The Record  November 23, 2003

On the Merits of Abstinence-Only Education

Sunday, November 23, 2003


THE IDEA of a 12-year-old using allowance money to buy condoms is jarring, but entirely possible. Similarly, the image of a 16-year-old using prophylactics troubles me, too. Maybe I should glean a measure of comfort from these images: The safer-sex message is getting through. However, idealistically, I wonder: "Can these kids find something better, and potentially less destructive, to do with their time?"

For many, it is easier said than done. Alas, the statistics paint a picture of teenagers focused on sex. A young girl, talking about teen sexuality on NBC's "Today'' show, called oral sex "the new kissing." It's a behavior that some girls start before they are 13.

Sure, a 16-year-old may think she's ready for sex compared to a 12-year-old, but the former still can't vote, drink, or do other adult things.

These are drastic times, so let's take what some would call a drastic measure. I'm not calling for the ban of sexually explicit rap music or an order for girls to abandon their hip-hugging pants. Rather, I wholeheartedly support the effort by Newark school officials to teach students abstinence.

Last month, The Record ran a Page One story on the controversial abstinence-only program. Critics fear teaching abstinence - and nothing about birth control - will just keep kids ignorant of measures that could protect them from sexually transmitted diseases — and/or pregnancy. They also call it unrealistic.

Yes, you'd have to be from another planet if you believe the majority of students will actually wait until they are married to have sex. But let's set the bar high. That way, if teens waited until they were at least 19, they wouldn't spend their adolescence worrying about pregnancy or an STD.

Abstinence programs should go a step further. What's said in class is one thing, but what about all of the unsupervised hours when anything can happen? Maybe there should be an "I'm-about-to-lose-my-virginity and I need help" hot line or some kind of a buddy system.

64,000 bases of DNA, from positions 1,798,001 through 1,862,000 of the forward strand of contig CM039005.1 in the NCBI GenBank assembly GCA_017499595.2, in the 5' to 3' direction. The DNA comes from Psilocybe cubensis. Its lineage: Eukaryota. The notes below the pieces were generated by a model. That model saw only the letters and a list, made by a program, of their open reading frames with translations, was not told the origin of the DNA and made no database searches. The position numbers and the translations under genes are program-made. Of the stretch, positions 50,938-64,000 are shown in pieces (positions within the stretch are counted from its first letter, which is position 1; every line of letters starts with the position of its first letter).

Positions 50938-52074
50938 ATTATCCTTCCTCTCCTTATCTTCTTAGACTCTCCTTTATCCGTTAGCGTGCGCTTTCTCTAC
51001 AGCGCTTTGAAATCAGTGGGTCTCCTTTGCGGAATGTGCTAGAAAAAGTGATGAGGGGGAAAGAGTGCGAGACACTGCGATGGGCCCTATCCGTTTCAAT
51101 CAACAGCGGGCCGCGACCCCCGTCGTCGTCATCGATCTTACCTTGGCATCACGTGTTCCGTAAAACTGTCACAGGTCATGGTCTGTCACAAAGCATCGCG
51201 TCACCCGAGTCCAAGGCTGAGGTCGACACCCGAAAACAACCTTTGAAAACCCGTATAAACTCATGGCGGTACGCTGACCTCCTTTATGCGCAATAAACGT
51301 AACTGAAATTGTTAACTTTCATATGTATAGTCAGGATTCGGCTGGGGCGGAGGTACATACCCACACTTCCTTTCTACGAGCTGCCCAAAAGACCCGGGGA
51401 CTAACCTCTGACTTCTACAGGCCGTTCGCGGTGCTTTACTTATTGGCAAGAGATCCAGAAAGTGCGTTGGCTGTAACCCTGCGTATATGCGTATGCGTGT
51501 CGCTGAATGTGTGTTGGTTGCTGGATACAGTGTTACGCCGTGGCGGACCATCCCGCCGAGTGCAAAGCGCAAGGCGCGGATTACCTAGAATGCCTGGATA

Just like efforts to lose weight aren't easy, a "no-sex diet" is not easy - but worth it in the end if you're a teen. Maybe Newark should feature guest speakers who might be candid enough to talk about what it was like to start having sex at a young age. I can't think of a single friend who would say, "Gee, I'm glad I lost my virginity in high school.''

Rather, it's something they look back at and laugh about as well as lament.

One male friend from Hackensack told me he tells teen girls to not expect much.

"Have a stop watch. See how long it takes from foreplay, if you know what that means, until he's done or until he runs you out the door because his momma's home.''

In a conversation at a girls' night out at a new Ethiopian restaurant in Montclair , one friend said it took her a while to enjoy sex.

After she lost her virginity and didn't see stars, she said she thought: "What is this?" She said that although she liked her first boyfriend, she did not enjoy sex with him. It wasn't until she was 32 "that my eyes rolled back into my head,'' she said.

Another friend from Bergen County who started having sex at 15 couldn't bring herself to tell her boyfriend how unfulfilling it was. She said she watched television while it was happening. Emotionally, she said, she wasn't equipped to express herself.

"That's so sad,'' said a friend.

Yes, it is sad. During a time, when young people can feed their passions or concentrate on learning another language or do any number of constructive things, they engage in risky behavior that could forever change their lives. What about the people I didn't interview who don't have a funny virgin story or one that involves television? What about the ones who became parents at 16 or contracted a disease?

I decided to get off my soap box for a minute and to listen to teens at River Dell High School . Some of the students there gave the program a thumbs down. One told me sexuality is part of humanity. Another pointed out that scare tactics don't work and that not every sexually active teen will end up pregnant or sick. A third said students shouldn't be in the dark about potentially life-saving measures.

Of course, we want sexually active people protecting themselves from disease. But why do we have to jump straight from a kid saying "I want to have sex" to "OK, here's the condom''? Can't there be some steps in between? Maybe abstinence courses can put the brakes on.

Black Entertainment Television tells its viewers to "Rap-It-Up'' as part of its safer-sex campaign. Why can't teachers tell their students: "Please, don't open it.''

I hope Newark 's abstinence program works. We teach urban children that they can grow up to be whatever they want, maybe even president. Why can't we believe that they can leave high school and grammar school, for that matter, with their virginity and emotional health in tact?

Even if there are only a few of them in an entire school, let's give these last virgins some support and perhaps give their sexually active peers something to think about.

Lisa Goodnight is a Record staff writer. Contact her at

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